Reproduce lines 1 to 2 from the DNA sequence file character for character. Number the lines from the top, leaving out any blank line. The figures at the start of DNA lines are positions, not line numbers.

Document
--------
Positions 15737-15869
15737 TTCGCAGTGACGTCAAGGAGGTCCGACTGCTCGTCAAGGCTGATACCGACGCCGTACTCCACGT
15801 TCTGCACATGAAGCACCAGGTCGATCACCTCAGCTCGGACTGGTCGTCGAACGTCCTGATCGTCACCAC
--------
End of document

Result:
Positions 15737-15869
15737 TTCGCAGTGACGTCAAGGAGGTCCGACTGCTCGTCAAGGCTGATACCGACGCCGTACTCCACGT